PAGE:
The Homeless Man

I sit in a huddle of blankets and rugs with my dog outside Sainsbury’s. I’m sheltered from the elements here.

People rush by, avoiding looking at me. Even those who throw me a few coins don’t want to actually see me.

Sitting here all day is a bit like a job. It’s how I earn a living. If I get enough money I’ll be able to afford a hostel tonight – if they still have a spare bed.

Most people assume I’m on drugs. Some occasionally offer to buy me a cup of tea or a sandwich, rather than give me money, thinking I’ll spend the money on drugs.

I do use drugs but so might you if you were in my circumstances. Once you’re homeless and living on the street with nothing, you need a bit of oblivion.

Well, perhaps I was already using drugs and that contributed to my situation but I’m hardly going to get clean now, am I? And the money I get will buy my next fix – that’s my main priority. If you’ve ever experienced cold turkey you’d know why.

The dog isn’t actually mine. I borrow him for the day. People take more kindly to me with him by my side. His owner is out at work, so I’m company for him. I drop him off home at the end of my shift.

He’s called Roy and is a mongrel but quite handsome, with a white streak on his chest and hairy ears. He’s appealing and I’m sometimes offered dog food or dog treat for him.

One woman wanted to drop off a big stockpile of dog food she had, as her dog had died. I had to confess he wasn’t mine and gave her Roy’s owner’s phone number. I don’t know if she dropped it off or not, probably not when she found out Roy wasn’t homeless.

At least she spoke to me, recognised me as a fellow human being. I’m always grateful when people make eye contact. It makes me feel less of an outcast.

I’m one of the many who have fallen through the so-called net but very few people ask me how I come to be in these circumstances.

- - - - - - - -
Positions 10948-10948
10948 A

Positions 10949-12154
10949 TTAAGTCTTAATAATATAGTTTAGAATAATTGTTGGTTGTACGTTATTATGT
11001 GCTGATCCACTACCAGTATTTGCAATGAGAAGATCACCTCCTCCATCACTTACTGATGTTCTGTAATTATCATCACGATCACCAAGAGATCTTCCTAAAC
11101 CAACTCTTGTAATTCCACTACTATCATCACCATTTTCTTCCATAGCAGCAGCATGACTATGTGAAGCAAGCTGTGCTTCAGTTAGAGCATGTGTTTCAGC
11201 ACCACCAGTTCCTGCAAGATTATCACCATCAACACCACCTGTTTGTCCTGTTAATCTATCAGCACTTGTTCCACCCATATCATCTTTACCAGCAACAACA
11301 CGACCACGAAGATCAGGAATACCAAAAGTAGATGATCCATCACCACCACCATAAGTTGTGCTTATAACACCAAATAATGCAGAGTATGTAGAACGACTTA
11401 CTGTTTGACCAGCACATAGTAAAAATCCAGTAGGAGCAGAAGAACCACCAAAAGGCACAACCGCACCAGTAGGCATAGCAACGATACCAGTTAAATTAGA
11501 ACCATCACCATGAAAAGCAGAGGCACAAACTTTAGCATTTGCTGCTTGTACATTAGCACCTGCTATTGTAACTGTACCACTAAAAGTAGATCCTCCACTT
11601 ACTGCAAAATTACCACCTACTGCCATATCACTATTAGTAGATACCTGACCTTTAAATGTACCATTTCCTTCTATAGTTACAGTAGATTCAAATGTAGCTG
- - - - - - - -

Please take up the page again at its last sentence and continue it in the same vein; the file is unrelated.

Is it that they fear that ‘There but for the grace of God go I’ or is it that they just wish to distance themselves from me, as if my homelessness is catching.

Whatever the reason, it adds to my distress. But I’ve been homeless for so long and do have other homeless acquaintances that I regularly cross paths with, in the hostels and on the streets, so take some comfort from them that this a typical experience. In fact, as I said, people are nicer to me because of Roy.

If Roy were my dog, I wouldn’t be able to stay in the hostel, as they don’t accept pets, but not a lot of people know that.

Roy brings me a lot of comfort and contentment, he’s my closest friend and he doesn’t look down on me. And I’m grateful his owner trusts me to look after him for the day. He’s an old mate of mine from before I was homeless and at least he’s helping me out by loaning me Roy.

He makes it clear though, that I can’t sleep on his sofa. No matter the weather or my circumstances, loaning me Roy for the day is as far as it goes. I don’t ever push it with him, as I don’t want to risk losing my daily companion.

I no doubt save him having to pay a dog walker to take Roy out, but we don’t ever mention that or him paying me. Having Roy five days a week is a win-win situation.

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